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Lookup NU author(s): Dr Simon McKerrell
This work is licensed under a Creative Commons Attribution-NonCommercial-NoDerivatives 4.0 International License (CC BY-NC-ND).
Since Scottish devolution from the United Kingdom in 1999, throughout the New Labour years and subsequently, there has been a sustained and growing commitment to Scottish traditional music, storytelling and dance, collectively defined in Scottish cultural policy as the ‘traditional arts’. The public policy discourse of traditional arts is at once politically related to a growing Scottish confidence and intimately bound into a personal and national politics of identity. Today, in this transitional time around the referendum on Scottish independence, the potential for Scottish traditional arts to make a substantial and more sustainable contribution to cultural life in Scotland is within reach, but there are some underlying problems that need to be addressed by the community of policy makers and artists. In this paper I will first examine the commodification and professionalization of Scottish traditional arts in broad terms, and then go on to use this as a means to understand the recent emergence of a national cultural policy of intrinsic worth for the traditional arts since 1993 and finally, to consider the possibilities and opportunities for a more robust cultural policy for the Scottish traditional arts post-referendum. In recognizing that traditional music has entered a new and self-conscious period of commodification today, we open the door for a debate about the ways in which traditional arts in contemporary society, can be performed and supported in a more equitable national cultural policy.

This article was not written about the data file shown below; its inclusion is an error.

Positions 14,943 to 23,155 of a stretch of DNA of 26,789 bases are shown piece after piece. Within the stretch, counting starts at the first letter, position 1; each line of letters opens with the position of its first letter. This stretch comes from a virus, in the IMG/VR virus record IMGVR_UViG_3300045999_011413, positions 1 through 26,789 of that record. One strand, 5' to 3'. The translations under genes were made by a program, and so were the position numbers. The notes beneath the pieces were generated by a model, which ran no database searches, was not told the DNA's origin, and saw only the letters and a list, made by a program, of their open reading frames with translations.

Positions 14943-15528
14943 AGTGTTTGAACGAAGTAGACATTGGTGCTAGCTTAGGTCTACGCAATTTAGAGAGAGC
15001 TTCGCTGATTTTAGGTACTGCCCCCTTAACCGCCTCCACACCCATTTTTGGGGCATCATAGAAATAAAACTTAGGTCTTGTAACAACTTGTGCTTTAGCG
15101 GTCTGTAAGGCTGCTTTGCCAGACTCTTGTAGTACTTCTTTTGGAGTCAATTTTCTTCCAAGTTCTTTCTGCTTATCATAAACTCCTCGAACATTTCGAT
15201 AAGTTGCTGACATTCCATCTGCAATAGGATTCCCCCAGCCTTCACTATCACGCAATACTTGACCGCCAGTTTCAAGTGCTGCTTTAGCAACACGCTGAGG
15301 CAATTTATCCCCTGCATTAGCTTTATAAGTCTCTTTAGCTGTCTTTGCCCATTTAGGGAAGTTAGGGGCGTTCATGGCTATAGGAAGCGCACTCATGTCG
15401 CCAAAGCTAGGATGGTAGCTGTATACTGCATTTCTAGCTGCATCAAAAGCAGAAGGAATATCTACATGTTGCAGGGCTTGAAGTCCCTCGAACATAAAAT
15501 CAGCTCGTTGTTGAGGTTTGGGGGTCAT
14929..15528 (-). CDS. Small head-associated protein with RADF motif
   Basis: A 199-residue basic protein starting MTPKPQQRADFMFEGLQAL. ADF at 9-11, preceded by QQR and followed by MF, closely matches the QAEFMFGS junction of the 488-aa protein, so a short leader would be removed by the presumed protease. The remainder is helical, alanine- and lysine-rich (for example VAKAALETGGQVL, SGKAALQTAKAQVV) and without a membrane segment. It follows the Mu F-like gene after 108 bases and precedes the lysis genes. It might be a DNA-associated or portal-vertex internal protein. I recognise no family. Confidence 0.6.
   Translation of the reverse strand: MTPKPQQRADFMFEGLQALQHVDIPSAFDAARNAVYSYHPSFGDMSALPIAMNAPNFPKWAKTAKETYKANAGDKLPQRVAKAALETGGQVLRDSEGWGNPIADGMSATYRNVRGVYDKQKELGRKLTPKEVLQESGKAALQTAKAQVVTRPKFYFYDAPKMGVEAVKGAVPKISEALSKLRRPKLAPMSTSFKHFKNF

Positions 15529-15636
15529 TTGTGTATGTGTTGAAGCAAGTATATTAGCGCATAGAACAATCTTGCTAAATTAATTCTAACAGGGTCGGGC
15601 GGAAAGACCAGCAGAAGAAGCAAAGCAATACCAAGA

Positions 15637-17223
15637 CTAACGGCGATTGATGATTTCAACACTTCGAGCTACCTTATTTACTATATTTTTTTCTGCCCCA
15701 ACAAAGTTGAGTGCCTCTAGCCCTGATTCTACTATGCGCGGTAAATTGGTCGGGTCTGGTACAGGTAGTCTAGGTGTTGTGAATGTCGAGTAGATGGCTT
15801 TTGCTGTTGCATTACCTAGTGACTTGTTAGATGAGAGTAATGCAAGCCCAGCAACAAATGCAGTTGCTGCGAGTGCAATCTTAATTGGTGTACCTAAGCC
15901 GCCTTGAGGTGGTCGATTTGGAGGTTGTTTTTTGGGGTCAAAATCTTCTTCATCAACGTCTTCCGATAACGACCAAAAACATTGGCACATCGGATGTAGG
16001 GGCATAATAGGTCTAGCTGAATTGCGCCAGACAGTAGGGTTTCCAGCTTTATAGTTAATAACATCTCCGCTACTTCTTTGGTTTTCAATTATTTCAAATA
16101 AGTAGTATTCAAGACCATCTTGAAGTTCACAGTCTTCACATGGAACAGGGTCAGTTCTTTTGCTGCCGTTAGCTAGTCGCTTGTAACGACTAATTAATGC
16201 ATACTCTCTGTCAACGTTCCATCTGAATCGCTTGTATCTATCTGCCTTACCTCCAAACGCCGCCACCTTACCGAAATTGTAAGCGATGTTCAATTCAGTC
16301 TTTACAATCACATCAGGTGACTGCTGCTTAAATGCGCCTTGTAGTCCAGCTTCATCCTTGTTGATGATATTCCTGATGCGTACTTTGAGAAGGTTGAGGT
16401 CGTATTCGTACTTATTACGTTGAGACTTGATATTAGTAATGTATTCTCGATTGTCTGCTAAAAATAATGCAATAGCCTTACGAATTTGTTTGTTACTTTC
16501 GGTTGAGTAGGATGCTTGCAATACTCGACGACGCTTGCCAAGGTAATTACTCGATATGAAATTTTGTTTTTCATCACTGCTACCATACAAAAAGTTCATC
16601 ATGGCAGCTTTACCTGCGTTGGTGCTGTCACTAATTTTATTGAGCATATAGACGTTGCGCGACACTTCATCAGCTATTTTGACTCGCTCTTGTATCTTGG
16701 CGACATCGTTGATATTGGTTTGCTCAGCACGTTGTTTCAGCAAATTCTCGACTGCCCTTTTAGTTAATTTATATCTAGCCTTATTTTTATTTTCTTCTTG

Author(s): McKerrell S
Publication type: Article
Publication status: Published
Journal: Cultural Trends
Print publication date: 11/06/2014
Online publication date: 11/06/2014
Date deposited: 10/10/2017
ISSN (print): 0954-8963
ISSN (electronic): 1469-3690
Publisher: Taylor & Francis
Notes: journal special issue title: Scottish Cultural Policy
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